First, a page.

LapTrain: multi-modality training curriculum for laparoscopic cholecystectomy—results of a randomized controlled trial
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Multiple training modalities for laparoscopy have different advantages, but little research has been conducted on the benefit of a training program that includes multiple different training methods compared to one method only. This study aimed to evaluate benefits of a combined multi-modality training program for surgical residents.
Laparoscopic cholecystectomy (LC) was performed on a porcine liver as the pre-test. Randomization was stratified for experience to the multi-modality Training group (12 h of training on Virtual Reality (VR) and box trainer) or Control group (no training). The post-test consisted of a VR LC and porcine LC. Performance was rated with the Global Operative Assessment of Laparoscopic Skills (GOALS) score by blinded experts.
Training (n = 33) and Control (n = 31) were similar in the pre-test (GOALS: 13.7 ± 3.4 vs. 14.7 ± 2.6; p = 0.198; operation time 57.0 ± 18.1 vs. 63.4 ± 17.5 min; p = 0.191). In the post-test porcine LC, Training had improved GOALS scores (+ 2.84 ± 2.85 points, p < 0.001), while Control did not (+ 0.55 ± 2.34 points, p = 0.154). Operation time in the post-test was shorter for Training vs. Control (40.0 ± 17.0 vs. 55.0 ± 22.2 min; p = 0.012). Junior residents improved GOALS scores to the level of senior residents (pre-test: 13.7 ± 2.7 vs. 18.3 ± 2.9; p = 0.010; post-test: 15.5 ± 3.4 vs. 18.8 ± 3.8; p = 0.120) but senior residents remained faster (50.1 ± 20.6 vs. 25.0 ± 1.9 min; p < 0.001). No differences were found between groups on the post-test VR trainer.
Structured multi-modality training is beneficial for novices to improve basics and overcome the initial learning curve in laparoscopy as well as to decrease operation time for LCs in different stages of experience. Future studies should evaluate multi-modality training in comparison with single modalities.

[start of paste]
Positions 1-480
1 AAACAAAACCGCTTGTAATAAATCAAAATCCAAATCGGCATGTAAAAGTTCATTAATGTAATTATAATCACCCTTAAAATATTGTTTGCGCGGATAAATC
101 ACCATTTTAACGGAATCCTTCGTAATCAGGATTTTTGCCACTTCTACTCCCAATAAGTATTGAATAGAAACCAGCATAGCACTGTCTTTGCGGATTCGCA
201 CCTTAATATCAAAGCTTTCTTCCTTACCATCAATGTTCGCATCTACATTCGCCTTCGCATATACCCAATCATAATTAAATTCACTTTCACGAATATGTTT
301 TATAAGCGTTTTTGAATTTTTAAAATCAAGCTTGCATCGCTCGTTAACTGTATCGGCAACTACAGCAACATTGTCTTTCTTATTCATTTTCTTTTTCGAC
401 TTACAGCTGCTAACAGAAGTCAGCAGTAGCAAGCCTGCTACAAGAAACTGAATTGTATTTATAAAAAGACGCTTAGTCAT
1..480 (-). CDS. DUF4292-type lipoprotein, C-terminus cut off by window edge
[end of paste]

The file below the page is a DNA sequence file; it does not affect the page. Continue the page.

Trial registration: German Clinical Trials Register DRKS00011040
KeywordsLaparoscopy Training Education Laparoscopic cholecystectomy Curriculum GOALS
The current study was supported by the Heidelberg Surgery Foundation. The full registered trial protocol can be accessed under http://www.drks.de (Registration No. DRKS00011040).
Study conception and design: Kowalewski, Nickel, Müller-Stich, Fischer. Acquisition of data: Friedrich, Garrow, Preukschas, Müller. Statistical analysis: Proctor, Kowalewski, Kenngott. Analysis and interpretation of data: Kowalewski, Proctor, Nickel, Preukschas, Garrow. Drafting of manuscript: Garrow, Kowalewski, Kenngott, Nickel, Friedrich. Critical revision: Müller-Stich, Nickel, Kenngott, Fischer, Müller.
Compliance with ethical standards
Felix Nickel reports receiving travel support for conference participation as well as equipment provided for laparoscopic surgery courses by KARL STORZ, Johnson & Johnson, and Medtronic. Karl-Friedrich Kowalewski, Carly R. Garrow, Tanja Proctor, Anas A. Preukschas, Mirco Friedrich, Philip Müller, Hannes Kenngott, Lars Fischer, and Beat Müller-Stich have no conflicts of interest or financial ties to disclose.
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